• Simple, benefit-oriented headline
  • A great hero shot showcasing value
  • A great list of bullet benefits
  • A proven high-conversion template
  • A lack of navigation
  • A clean and provoking CTA
  • A powerful testimonial
  • No “urgency” (Millennial’s hate this $#!#)

6) Continued Attention Use

After opting in, many companies send leads to a thank you page. Morning Brew harnesses their new leads attention to, not up-sell, but encourage the word of mouth spreading of their newsletter. They do this using a combination of “initial opt-in excitement” and incentives, which will be discussed later on this page.

7) Hyper-Specific Messaging

In an interview, one of the Co-founders of Morning Brew revealed that they built an avatar or buyer persona or ideal buyer around an actual person. By doing this, they made the product hyper-relatable to anyone who was similar to this person, but repulsive to anyone else.

In 2019’s competitive landscape for attention, this is necessary to break through the noise and be heard by a dedicated group of like-minded people.

8) Clear Value Proposition

Headline: “Become Smarter in Just 5 Minutes.”

Sub-headline: “Join us and start your day with the latest news from Wall St. to Silicon Valley.”

There’s no way to misinterpret the value to be gained by joining their newsletter. If you want to be smart and “in the know” about key business happenings, you’ll join. Their single displayed testimonial is also worth highlighting here: “For the first time, I read news about business and didn’t fall into an unconscious daydream.”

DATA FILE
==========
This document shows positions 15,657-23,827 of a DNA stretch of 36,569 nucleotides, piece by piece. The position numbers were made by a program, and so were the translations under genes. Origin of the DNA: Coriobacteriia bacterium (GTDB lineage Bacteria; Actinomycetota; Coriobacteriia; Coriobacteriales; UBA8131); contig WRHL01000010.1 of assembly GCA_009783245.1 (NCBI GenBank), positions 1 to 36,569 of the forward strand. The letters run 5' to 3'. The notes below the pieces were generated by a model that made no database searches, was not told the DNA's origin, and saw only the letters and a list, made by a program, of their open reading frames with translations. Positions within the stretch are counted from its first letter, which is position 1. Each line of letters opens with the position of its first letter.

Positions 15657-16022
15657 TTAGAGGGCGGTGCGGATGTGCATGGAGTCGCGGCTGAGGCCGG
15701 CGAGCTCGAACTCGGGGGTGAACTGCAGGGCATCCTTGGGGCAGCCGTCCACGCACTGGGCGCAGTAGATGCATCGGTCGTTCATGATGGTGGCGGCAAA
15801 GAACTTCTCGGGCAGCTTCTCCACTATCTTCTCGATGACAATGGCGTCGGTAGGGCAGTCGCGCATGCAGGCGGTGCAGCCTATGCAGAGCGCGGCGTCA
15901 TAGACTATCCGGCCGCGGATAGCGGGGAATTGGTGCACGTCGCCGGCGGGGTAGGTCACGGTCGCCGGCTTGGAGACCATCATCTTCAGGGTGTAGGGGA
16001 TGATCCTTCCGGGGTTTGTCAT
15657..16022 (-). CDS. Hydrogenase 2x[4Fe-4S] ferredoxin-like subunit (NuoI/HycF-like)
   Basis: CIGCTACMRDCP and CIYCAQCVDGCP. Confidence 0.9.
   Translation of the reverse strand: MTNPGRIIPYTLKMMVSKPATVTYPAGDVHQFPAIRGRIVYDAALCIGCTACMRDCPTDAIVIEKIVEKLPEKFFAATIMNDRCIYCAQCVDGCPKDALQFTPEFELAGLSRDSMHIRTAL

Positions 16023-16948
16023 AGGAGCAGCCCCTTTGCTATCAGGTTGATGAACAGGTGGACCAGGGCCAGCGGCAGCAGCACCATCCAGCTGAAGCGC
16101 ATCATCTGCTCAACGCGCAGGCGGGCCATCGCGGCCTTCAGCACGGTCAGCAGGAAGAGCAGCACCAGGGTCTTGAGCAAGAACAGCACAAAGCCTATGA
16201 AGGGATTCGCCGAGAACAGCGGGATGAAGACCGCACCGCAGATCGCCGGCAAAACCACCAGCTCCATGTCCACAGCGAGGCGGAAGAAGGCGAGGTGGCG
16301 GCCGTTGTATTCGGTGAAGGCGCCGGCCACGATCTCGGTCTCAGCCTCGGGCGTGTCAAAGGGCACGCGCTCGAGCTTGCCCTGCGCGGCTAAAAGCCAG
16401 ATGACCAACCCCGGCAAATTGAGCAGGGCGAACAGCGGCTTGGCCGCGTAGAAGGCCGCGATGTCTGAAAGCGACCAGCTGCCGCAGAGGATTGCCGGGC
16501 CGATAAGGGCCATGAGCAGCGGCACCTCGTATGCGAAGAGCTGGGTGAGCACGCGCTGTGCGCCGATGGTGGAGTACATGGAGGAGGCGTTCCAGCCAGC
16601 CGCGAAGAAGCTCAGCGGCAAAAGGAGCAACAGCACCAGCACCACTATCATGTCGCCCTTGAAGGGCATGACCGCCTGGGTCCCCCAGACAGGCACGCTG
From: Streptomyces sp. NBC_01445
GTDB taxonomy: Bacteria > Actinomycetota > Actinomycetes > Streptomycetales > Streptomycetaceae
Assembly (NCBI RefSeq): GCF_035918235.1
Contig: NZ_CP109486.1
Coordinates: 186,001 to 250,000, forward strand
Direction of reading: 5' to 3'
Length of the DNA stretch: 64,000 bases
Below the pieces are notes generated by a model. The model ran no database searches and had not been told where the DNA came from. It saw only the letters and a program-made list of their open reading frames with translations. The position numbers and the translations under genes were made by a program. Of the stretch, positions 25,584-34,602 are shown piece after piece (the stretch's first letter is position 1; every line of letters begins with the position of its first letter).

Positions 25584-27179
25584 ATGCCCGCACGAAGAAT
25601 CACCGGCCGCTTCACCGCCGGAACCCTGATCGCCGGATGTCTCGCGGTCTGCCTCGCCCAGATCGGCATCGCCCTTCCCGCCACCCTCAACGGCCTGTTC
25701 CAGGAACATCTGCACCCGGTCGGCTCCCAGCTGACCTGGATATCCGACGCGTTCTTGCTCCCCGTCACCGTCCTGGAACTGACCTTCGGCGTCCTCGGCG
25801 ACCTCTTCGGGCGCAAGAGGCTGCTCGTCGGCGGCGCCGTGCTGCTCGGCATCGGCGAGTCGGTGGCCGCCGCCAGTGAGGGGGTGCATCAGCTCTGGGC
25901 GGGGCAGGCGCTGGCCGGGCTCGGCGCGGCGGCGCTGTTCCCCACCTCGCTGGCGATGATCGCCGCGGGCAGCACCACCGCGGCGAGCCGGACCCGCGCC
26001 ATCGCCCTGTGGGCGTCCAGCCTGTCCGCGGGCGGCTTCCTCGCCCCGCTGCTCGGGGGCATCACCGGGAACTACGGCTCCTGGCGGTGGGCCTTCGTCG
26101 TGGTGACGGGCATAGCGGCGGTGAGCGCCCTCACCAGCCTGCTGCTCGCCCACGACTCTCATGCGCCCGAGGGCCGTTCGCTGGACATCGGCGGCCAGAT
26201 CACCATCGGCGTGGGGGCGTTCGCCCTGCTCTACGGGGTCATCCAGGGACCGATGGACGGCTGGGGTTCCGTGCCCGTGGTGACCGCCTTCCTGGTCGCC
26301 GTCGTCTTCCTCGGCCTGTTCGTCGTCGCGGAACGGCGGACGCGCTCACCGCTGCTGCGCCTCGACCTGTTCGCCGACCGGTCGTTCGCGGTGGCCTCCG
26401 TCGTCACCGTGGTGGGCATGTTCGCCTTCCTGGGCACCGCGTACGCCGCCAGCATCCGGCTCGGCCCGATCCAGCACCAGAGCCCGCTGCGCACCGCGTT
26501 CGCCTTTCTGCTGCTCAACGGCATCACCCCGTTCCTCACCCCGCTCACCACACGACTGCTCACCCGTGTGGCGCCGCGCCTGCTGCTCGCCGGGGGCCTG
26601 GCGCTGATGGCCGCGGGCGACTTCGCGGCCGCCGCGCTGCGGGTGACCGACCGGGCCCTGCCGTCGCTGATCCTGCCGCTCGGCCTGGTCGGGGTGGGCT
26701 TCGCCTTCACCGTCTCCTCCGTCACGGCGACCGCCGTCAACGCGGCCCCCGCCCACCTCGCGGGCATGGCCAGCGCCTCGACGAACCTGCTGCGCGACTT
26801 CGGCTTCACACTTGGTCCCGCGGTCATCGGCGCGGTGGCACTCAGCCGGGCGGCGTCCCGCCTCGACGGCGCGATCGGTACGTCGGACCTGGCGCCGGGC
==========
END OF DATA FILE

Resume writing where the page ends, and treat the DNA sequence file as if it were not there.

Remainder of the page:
It showcases the non-dull, won’t bore you with numbers angle of their newsletter. Not to mention, their hero shot is of a newsletter on an iPhone, and the newsletter illustrates that same tone.

9) Top-Quality Writing

There’s no doubt that the content in Morning Brew’s newsletter is incredibly well done. The news is thoroughly researched, deciphered and packed into a written format that feels more like a classic Nick at Night TV show than a news article.

10) Direct-Response Editing

Make no mistake, these Morning Brewer’s are from the school of direct response. They make sure you get drawn in, they make sure they hold your attention, they make sure their ads get seen, they make sure to get everything you want, and they make sure they get you to do everything they want… More on this from here down.